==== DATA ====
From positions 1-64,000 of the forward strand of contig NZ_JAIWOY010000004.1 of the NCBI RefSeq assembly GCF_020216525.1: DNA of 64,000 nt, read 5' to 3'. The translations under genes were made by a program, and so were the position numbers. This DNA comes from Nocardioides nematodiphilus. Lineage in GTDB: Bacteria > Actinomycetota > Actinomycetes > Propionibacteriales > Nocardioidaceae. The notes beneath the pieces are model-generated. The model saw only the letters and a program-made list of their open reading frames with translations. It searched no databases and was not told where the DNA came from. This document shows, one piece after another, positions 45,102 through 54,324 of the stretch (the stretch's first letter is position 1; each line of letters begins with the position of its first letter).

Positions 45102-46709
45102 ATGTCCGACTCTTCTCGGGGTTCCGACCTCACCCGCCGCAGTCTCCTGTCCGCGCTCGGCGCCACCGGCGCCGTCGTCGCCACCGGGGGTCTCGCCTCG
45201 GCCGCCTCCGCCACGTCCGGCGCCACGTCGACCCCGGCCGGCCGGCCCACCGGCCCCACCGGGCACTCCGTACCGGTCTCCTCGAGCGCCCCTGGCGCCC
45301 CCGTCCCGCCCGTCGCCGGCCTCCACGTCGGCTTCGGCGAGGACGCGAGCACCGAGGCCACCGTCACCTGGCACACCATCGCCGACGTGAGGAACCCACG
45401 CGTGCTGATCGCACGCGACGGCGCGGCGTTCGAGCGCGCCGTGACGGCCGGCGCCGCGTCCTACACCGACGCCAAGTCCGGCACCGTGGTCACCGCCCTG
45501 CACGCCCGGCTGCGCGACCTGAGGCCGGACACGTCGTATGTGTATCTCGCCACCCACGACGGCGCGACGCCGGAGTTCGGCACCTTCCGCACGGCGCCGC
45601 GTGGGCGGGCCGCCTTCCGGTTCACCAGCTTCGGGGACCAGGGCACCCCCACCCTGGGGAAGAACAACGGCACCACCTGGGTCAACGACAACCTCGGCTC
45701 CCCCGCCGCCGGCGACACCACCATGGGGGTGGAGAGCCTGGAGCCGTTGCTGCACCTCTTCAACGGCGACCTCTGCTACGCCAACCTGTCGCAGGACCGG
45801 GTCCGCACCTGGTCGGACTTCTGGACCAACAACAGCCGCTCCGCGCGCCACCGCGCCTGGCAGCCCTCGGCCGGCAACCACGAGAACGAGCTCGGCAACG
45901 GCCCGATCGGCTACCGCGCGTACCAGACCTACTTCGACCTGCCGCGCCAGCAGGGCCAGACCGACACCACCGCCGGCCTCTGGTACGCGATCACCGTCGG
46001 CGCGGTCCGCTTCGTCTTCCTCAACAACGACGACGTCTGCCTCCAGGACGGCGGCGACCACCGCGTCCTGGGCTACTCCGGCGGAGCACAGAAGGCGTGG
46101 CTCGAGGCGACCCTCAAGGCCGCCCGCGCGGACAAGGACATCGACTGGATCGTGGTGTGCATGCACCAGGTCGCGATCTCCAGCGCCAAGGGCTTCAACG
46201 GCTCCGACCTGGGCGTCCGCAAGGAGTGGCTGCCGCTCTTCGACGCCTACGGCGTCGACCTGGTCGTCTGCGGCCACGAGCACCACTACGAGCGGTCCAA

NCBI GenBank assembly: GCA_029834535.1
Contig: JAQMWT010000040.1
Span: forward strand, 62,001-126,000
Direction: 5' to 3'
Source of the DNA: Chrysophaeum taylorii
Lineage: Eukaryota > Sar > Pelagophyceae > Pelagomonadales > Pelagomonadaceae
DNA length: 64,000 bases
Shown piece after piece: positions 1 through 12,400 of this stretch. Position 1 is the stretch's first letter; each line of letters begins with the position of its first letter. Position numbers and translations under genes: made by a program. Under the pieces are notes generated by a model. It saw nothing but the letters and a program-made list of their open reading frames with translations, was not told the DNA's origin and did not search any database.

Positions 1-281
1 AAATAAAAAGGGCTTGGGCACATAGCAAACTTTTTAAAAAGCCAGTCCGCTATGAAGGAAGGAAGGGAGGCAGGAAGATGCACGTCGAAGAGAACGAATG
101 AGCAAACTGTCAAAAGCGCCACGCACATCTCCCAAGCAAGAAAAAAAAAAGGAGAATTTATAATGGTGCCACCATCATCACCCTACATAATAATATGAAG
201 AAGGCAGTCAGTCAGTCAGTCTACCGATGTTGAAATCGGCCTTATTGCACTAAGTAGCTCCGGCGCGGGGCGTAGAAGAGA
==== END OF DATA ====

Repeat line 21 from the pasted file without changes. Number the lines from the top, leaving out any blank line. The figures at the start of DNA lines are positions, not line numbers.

DNA length: 64,000 bases